In this three part series, Amy Todd will explore the lives and work of key figures within peace activist networks in the UK. Each blog will tell the story of an activist contextualised within a key time for the women’s peace movement. The series will explore the relationship between feminist, pacifist and anti-military ideologies to give a brief timeline of the history of female peace activism.
Helen Crawfurd was a Scottish working-class feminist and socialist from Glasgow (1877 – 1954). She is best known for her part in the Glasgow rent strikes of 1915, in which she campaigned as part of the Glasgow Women’s Housing Association, organising over 20,000 tenants to refuse to pay their rent in response to rent increases.
Even though she was a Christian pacifist, Helen often used violent tactics to support causes she believed to be important. As Dr. Lesley Orr explains in Shall we not speak for ourselves? Helen Crawfurd, War Resistance and the Women’s Peace Crusade 1916-1918, Helen reconciled herself with this seemingly contradictory stance on her ‘peace-work’ by explaining that because Christ himself was militant when he ‘cleansed the temple’ of money-changers (John 2:14), ‘so I can be militant too’. In 1913, Helen was a committed member of the WSPU and was imprisoned for attacking police officers in an attempt to protect Emmeline Pankhurst during a Glasgow speech. Shortly after the outbreak of the First World War, the WSPU stopped campaigning in order to support the national war effort. Women like Helen who were involved in both the suffrage movement and peace activism faced a difficult choice. By stepping away from their suffrage activism, they would be tacitly supporting the war effort. Helen decided her efforts were best placed in the peace movement, and moved away from the WSPU. According to Katie Reid, this culminated in a dramatic incident at a meeting in Glasgow where she mounted the stage to shout ‘Shame on you Christabel Pankhust!’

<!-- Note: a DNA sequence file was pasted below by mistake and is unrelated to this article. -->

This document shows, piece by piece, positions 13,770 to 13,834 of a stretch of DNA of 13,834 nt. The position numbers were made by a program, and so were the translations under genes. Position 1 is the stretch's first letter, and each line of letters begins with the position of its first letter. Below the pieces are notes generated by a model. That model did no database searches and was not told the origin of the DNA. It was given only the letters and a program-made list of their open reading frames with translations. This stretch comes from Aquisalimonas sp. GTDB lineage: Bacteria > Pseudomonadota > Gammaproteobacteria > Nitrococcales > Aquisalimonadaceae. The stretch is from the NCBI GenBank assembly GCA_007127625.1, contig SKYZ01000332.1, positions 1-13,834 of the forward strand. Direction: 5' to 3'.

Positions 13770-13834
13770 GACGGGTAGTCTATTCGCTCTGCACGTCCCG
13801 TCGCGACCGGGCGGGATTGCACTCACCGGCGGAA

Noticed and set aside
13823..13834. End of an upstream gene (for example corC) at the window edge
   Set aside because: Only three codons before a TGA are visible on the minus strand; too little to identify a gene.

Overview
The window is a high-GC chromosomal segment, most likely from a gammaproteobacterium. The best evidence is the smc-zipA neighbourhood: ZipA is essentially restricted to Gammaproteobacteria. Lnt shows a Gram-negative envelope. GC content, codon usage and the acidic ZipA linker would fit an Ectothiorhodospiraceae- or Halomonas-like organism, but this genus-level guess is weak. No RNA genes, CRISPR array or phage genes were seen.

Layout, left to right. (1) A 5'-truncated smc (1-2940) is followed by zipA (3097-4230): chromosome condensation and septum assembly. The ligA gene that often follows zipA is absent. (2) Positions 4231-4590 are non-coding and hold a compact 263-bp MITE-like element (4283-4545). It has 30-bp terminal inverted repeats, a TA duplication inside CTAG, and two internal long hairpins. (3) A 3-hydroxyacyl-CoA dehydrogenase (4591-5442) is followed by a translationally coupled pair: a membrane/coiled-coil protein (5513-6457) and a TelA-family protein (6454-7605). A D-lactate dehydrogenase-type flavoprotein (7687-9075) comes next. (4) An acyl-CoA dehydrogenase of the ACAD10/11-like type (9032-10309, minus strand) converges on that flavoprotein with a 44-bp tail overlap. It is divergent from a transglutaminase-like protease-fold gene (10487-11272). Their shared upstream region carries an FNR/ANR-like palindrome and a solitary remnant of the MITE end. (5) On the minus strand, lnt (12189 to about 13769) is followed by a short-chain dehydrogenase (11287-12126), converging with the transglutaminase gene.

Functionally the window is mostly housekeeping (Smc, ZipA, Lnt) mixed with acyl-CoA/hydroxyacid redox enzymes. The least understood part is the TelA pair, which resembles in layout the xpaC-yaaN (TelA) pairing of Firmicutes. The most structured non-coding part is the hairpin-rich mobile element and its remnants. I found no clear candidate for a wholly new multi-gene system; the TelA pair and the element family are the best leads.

In 1915, Helen became a founding member of the Glasgow branch of the Women’s International League for Peace and Freedom (WILPF). That same year, Helen and other British delegates attended a peace conference in The Hague to meet with other European activists, demonstrating WILPF’s commitment to peace as an internationalist movement. Many women there believed that they could work across international borders effectively as mothers, united in the interest of keeping their children safe. At the conference, Helen also learned of acts of sexual violence perpetrated by soldiers, and believed the wartime experience left women in a powerless position. Millions of women lost family members, and they could not fight in the war or take part in democratic decision making about the conflict. She believed the right to vote was essential in order to establish a more peaceful world. If women could more actively involve themselves in politics, as ‘natural peacemakers’, they could help bring about an end to the conflict. As Helena Swanwick, a fellow WILPF member said; ‘pacifists would only be successful when they recognise a woman’s claim to freedom’.